I started reading alternative history accidentally when I read Days of Infamy by Harry Turtledove. Someone said that Stirling was a good one to read and I have read his Bronze Age Trilogy and the Change Trilogy. I really enjoyed both series. One of the things I think that alternative histories make me consider is how people react and who is a survivor. Change is difficult and it is interesting to see how the characters develop or don't due to change.
I read Sky People and enjoyed it and naturally wanted to read the other half of the story. Sky People is on Venus and Crimson Kings is on Mars. I did not like this book as well as Stirling's other books. I read a lot of science fiction and I think I have a good imagination but there were pages that just didn't make any sense to me. Not a lot but I don't like to re-read a page and still feel confused and this happened to me several times in this book.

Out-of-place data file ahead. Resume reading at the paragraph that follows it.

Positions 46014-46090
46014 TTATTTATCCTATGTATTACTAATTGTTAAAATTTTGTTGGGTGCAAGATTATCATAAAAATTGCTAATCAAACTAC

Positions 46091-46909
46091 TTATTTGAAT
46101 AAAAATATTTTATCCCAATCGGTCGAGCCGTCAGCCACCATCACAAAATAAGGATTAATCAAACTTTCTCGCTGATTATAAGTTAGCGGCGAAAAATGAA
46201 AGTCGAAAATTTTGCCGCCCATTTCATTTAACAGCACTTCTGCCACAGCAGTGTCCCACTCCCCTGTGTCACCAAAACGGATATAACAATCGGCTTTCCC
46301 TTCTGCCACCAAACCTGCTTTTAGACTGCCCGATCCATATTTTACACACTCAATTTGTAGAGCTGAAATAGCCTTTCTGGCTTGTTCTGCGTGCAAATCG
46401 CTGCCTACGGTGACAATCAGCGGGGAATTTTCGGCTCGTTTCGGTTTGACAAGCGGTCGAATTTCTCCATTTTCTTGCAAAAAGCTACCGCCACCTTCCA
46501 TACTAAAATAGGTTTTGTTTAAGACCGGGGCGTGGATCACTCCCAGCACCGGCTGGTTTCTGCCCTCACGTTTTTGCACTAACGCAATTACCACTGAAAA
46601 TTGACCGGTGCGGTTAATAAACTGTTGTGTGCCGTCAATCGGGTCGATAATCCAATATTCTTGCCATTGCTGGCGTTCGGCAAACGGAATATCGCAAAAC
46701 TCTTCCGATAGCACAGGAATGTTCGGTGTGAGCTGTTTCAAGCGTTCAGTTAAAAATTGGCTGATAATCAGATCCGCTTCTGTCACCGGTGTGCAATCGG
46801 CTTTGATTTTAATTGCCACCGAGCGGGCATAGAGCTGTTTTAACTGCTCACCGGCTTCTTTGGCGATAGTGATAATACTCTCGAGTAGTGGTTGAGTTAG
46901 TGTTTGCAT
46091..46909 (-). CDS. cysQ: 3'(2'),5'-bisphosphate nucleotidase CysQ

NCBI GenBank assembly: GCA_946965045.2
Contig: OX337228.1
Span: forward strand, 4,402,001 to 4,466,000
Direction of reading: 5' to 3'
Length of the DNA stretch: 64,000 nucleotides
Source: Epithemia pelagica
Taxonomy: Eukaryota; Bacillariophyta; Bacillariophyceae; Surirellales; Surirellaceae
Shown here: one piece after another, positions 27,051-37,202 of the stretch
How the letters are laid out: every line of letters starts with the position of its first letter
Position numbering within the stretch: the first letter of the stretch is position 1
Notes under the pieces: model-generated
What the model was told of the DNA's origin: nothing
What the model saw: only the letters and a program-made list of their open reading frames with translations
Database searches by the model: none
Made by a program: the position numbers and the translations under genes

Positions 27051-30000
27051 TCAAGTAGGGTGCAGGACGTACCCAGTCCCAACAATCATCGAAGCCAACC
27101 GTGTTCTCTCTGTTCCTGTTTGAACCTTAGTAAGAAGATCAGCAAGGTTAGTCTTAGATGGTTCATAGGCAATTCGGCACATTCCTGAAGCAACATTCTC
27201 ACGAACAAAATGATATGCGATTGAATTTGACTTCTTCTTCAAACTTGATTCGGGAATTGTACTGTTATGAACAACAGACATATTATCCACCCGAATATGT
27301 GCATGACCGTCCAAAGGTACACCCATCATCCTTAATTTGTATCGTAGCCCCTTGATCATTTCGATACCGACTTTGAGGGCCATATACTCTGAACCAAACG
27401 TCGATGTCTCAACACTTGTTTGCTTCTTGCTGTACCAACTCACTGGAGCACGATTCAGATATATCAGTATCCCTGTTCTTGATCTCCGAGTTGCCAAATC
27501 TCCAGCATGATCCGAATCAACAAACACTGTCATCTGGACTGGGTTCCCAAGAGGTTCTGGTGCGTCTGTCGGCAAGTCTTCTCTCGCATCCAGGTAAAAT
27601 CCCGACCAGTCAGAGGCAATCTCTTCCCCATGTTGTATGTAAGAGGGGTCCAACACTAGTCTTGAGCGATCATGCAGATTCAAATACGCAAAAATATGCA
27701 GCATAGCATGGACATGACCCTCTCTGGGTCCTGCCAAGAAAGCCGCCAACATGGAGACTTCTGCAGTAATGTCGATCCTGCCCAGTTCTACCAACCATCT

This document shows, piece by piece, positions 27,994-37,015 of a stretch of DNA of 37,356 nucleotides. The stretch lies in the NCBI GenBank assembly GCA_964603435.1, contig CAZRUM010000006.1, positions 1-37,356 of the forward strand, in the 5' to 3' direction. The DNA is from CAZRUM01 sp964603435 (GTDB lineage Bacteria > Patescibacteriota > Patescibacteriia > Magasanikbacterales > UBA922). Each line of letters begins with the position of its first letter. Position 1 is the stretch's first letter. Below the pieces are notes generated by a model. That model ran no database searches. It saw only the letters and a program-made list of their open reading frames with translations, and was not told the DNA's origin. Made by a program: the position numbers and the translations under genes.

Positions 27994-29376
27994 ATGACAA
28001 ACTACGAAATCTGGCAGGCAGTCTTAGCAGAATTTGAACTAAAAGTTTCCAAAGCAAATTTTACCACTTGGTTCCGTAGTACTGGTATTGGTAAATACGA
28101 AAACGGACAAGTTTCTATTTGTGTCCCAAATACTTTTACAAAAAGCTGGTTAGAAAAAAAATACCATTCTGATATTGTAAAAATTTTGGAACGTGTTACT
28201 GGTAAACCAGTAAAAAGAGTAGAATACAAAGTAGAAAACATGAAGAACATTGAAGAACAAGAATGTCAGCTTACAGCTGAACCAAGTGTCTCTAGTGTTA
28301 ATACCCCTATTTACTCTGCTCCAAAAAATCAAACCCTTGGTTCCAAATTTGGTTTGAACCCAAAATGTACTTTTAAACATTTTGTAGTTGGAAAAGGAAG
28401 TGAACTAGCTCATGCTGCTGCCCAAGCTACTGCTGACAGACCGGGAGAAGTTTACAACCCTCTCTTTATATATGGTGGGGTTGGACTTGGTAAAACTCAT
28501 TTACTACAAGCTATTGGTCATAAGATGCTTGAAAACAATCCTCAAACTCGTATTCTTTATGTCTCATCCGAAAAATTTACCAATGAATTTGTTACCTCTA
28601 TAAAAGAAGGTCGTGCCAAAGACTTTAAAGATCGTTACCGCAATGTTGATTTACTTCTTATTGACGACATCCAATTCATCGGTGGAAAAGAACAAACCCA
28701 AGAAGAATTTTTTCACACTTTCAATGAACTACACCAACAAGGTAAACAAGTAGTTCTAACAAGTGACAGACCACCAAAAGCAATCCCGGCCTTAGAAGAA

However, I got into the book and the middle 50% read quickly, almost too quickly and I enjoyed it. Then when I got to the very last 10% it ended too abruptly. I can see when you leave a person dangling off a cliff that there is going to be a sequel, but this did not feel that way. It felt like this is my solution to the story and that is it. There is a story line that runs through both books. You really have to ready Sky People first for the overall story line. It just felt contrived. I was a little disappointed. But I am still glad I read the book so there is no feeling of a hanging ending, I just didn't like it and that is it.
After *The Sky People*, the first book in this series, I looked forward to reading this. Glad I didn't buy it; it didn't have the same interest for me, and I didn't finish it. The plot is an old standard: the missing heir fights for the throne, saves the monarchy, blah, blah. There's none of the charming odd critters and customs that were in Sky People.